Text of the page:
PIERRE PART — Residents and evacuees along with environmental groups and others worried about a large sinkhole, tremors and natural gas releases in the Bayou Corne area detailed on Thursday their concerns about the emergency dating four months with the appearance of mysterious bubbles in waterways.
Invited state and parish agencies were not present for the meeting, but an LSU disaster ecology undergraduate and others took down questions raised during two hours of discussion at St. Joseph the Worker Catholic Church hall.
John Achee Jr., a community activist who manages Facebook pages and websites dedicated to the sinkhole, organized the meeting, telling about 50 to 70 people present it was time for the agencies involved to provide an update.
Achee said they refused to attend the meeting Thursday but he said the questions will be submitted by the meeting organizers and the community will expect them to be answered.
“We are going to expect … that these questions get answered in a timely fashion, and we’re no longer just going to let it be pushed away and these questions not be answered,” Achee said.
Representatives from the following environmental groups were present for the meeting, expressing their interest and offering their help: the Louisiana Bucket Brigade, Gulf Coast Environmental and Health Coalition, and Bridge the Gulf Project.
Among the questions submitted by the public Thursday were the following:
- Who is going to pay for the damage to the region’s ecology?
- What are the results of tests promised a few months ago intended to fingerprint natural gas releases from area bayous?
- What does Louisiana Department of Transportation and Development survey data show about the elevation of La. 70 South before and after the sinkhole appeared and other incidents began?
- When will transparency of the operations surrounding the sinkhole, gas releases and tremors improve?
The sinkhole was found Aug. 3 in swamps between the Bayou Corne and Grand Bayou communities in Assumption Parish. The sinkhole, also known as a slurry hole or slurry area, is south of La. 70 South on property owned by Texas Brine Co. LLC of Houston.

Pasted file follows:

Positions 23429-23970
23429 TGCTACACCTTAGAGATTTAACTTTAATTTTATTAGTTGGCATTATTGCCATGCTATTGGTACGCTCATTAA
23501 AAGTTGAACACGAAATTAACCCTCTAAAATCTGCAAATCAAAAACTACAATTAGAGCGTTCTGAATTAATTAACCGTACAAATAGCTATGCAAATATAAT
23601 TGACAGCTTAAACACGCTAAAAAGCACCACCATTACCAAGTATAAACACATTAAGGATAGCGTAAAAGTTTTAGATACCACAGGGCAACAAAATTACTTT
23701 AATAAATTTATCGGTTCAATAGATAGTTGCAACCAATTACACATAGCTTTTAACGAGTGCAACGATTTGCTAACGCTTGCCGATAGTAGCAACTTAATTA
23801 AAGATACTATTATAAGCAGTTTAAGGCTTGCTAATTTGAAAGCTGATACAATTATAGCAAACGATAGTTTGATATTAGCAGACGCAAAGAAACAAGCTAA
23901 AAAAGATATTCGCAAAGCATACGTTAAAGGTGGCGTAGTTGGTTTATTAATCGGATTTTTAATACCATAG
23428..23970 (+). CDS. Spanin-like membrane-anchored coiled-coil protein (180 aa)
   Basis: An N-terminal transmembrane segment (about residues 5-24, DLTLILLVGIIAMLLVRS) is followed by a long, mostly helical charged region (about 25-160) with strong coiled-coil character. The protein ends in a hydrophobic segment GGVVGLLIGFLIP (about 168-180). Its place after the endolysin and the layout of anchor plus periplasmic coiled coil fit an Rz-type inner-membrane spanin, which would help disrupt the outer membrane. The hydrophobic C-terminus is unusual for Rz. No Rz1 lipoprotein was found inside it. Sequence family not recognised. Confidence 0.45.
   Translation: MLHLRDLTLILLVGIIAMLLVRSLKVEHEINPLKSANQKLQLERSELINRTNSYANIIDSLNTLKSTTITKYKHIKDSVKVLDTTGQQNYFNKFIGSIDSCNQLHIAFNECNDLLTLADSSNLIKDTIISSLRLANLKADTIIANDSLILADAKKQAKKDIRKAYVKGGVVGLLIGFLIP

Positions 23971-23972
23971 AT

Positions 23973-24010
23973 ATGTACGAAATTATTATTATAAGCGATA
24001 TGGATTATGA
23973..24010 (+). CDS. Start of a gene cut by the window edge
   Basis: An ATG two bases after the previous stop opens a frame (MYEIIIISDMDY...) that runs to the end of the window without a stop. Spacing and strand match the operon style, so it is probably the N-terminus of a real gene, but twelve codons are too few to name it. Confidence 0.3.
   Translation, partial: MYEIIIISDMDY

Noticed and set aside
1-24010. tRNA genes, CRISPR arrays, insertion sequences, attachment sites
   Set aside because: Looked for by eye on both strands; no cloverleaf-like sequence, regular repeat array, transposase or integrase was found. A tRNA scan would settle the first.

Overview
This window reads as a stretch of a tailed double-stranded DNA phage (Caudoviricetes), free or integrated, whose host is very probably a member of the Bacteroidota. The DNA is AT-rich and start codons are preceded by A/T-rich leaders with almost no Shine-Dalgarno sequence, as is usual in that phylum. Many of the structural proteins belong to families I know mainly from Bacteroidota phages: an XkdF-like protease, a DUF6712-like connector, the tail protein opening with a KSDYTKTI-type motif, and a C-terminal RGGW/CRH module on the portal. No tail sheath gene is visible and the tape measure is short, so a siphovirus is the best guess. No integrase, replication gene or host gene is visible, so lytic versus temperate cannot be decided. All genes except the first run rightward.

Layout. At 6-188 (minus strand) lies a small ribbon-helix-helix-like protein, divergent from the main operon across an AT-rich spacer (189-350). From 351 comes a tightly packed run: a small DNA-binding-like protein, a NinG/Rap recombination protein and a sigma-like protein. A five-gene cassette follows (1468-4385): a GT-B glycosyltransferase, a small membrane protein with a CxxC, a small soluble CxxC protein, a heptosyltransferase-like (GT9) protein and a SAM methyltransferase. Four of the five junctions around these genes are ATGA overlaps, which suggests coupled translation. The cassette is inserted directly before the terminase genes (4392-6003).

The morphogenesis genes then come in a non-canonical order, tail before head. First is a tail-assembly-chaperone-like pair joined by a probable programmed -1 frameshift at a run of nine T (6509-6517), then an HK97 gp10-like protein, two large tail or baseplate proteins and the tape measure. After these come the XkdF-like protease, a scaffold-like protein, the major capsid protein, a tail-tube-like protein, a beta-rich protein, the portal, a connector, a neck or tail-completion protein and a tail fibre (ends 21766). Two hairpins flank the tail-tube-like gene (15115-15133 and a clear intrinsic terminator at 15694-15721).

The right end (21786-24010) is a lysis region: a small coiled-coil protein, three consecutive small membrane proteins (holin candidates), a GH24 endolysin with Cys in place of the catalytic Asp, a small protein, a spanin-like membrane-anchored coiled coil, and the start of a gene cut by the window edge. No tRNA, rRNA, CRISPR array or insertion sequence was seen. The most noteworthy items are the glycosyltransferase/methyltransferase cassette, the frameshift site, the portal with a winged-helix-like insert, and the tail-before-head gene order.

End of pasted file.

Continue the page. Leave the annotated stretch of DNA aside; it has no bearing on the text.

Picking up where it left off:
The sinkhole discovery prompted a mandatory evacuation of 150 homes that remains in effect.
An abandoned Texas Brine salt cavern, which is inside the Napoleonville Dome, is suspected of failing and causing the sinkhole and possibly natural gas releases in area bayous that predated the sinkhole by two months.
As the meeting unfolded Thursday, Texas Brine’s exploratory well being drilled was drawing closer to piercing the top of the cavern to begin a testing program to determine underground conditions.
The 1- by 3-mile salt dome is a solid salt deposit that was pushed up from an ancient sea bed. It has been used for decades for brine production, oil and gas exploration, and hydrocarbon storage.
The Texas Brine cavern was hollowed out of the dome during nearly three decades of solution mining to make brine for various industries.
Some residents waited Thursday until after the meeting to write down questions on sheets of paper that had been posted to the walls of the parish hall.
Others speaking during the meeting mixed their questions with skepticism and frustration over the long wait for answers and a return to normalcy.
Allen Hill, 66, a retired petrochemical industry worker, questioned the length of time for tests to fingerprint or provide a blueprint of the chemical makeup of the natural gas releases, for example.
“Natural gas is coming out of the ground everywhere. We have yet to identify the source of this natural gas. It’s a massive amount of gas that is coming out of here. I don’t think there is enough that’s sitting in that cavern to go as far and as long as this has,” Hill said.
“Why have we not been able to get a blueprint of this gas and go back to this cavern and all these sources around here?” Hill wanted to know.
Hill asserted in a later interview that such testing can be done in hours by industry experts.
Parish and state officials have said a more complex type of testing was being performed that would take some time.
Later in the meeting, Police Juror Henry Dupre said officials were waiting on some of the findings to translate the data from those tests.
Debra Charlet, 54, of Bayou Corne, questioned the wisdom of holding the meeting and submitting questions to state agencies, saying federal government intervention was needed and state agencies would throw the questions in the trash.
Another man called for the U.S. Environmental Protection Agency to be involved.
State Rep. Karen St. German, D-Pierre Part, and Texas Brine Co. spokesman Sonny Cranch also attended the meeting. St. Germain answered several questions.
In an interview Thursday before the meeting, John Boudreaux, parish Office of Homeland Security and Emergency Preparedness director, said his office was not attending the meeting because of impending entry into the cavern by Texas Brine’s well and time needed to prepare for such a community meeting.
He said other state agencies were focused on this process as well, which has been under way for several weeks.